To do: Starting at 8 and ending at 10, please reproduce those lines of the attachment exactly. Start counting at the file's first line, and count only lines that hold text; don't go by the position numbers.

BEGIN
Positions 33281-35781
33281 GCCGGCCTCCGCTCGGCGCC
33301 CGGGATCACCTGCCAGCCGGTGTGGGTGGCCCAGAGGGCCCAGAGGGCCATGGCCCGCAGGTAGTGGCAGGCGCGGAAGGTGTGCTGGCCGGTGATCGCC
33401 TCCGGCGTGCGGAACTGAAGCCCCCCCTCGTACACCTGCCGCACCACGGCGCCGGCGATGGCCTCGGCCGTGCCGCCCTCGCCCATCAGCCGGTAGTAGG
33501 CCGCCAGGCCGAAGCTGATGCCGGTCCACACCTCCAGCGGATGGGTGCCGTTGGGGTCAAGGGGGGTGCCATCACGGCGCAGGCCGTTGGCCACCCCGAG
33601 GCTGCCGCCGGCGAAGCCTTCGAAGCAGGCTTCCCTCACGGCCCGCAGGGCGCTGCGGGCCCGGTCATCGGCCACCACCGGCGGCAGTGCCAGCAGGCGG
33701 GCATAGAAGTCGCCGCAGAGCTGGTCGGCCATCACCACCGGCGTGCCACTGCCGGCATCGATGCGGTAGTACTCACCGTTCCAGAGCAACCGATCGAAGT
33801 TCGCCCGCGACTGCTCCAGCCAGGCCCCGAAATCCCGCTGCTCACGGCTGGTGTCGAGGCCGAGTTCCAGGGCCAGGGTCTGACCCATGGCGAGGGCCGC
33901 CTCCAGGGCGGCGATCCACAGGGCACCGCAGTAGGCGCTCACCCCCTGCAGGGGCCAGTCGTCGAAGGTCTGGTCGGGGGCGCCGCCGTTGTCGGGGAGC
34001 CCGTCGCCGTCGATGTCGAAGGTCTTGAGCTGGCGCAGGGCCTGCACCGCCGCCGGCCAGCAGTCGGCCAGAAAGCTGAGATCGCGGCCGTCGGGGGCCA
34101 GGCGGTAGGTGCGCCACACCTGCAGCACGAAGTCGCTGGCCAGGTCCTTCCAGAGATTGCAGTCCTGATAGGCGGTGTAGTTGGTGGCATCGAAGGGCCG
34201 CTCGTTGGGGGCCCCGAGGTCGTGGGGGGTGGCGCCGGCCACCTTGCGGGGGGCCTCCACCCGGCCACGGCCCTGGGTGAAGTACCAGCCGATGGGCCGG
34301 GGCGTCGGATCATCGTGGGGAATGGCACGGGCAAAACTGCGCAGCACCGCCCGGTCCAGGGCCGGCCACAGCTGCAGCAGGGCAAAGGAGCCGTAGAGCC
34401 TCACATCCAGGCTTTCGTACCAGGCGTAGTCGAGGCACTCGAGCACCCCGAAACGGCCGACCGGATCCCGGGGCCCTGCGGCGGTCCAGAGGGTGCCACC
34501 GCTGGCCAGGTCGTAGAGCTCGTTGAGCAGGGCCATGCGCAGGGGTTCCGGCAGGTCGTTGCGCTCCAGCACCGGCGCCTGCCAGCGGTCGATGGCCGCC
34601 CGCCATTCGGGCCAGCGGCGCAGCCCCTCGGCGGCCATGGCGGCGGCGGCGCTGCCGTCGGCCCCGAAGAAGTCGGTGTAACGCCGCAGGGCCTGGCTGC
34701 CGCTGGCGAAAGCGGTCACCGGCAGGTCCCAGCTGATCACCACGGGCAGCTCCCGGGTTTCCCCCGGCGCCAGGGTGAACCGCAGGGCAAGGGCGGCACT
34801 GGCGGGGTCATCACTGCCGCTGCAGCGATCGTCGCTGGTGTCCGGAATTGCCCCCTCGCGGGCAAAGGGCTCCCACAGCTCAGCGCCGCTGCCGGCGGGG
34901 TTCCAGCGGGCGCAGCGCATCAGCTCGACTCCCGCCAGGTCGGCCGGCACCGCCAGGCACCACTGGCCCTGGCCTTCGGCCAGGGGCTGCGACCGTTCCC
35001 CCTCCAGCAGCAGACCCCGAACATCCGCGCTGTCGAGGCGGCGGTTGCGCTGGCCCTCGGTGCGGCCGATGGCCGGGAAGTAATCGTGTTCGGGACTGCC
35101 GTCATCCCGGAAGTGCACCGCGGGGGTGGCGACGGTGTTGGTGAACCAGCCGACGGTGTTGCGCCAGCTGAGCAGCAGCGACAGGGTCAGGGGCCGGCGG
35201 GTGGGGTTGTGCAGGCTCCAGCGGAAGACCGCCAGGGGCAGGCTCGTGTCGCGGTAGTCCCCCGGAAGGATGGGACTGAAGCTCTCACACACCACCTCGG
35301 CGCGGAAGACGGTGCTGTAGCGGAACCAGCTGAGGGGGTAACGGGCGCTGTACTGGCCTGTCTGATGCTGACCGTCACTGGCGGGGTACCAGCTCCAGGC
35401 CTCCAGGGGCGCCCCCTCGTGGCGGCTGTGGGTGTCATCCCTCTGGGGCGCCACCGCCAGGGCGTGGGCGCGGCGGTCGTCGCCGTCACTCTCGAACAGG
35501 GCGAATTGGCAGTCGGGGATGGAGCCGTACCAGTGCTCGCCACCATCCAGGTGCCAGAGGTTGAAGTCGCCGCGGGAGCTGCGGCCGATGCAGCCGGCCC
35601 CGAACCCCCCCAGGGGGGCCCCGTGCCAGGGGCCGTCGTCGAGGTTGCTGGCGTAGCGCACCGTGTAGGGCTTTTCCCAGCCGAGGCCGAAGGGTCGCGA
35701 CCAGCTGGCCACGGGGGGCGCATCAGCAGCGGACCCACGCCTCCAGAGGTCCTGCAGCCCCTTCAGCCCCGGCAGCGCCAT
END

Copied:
33801 TCGCCCGCGACTGCTCCAGCCAGGCCCCGAAATCCCGCTGCTCACGGCTGGTGTCGAGGCCGAGTTCCAGGGCCAGGGTCTGACCCATGGCGAGGGCCGC
33901 CTCCAGGGCGGCGATCCACAGGGCACCGCAGTAGGCGCTCACCCCCTGCAGGGGCCAGTCGTCGAAGGTCTGGTCGGGGGCGCCGCCGTTGTCGGGGAGC
34001 CCGTCGCCGTCGATGTCGAAGGTCTTGAGCTGGCGCAGGGCCTGCACCGCCGCCGGCCAGCAGTCGGCCAGAAAGCTGAGATCGCGGCCGTCGGGGGCCA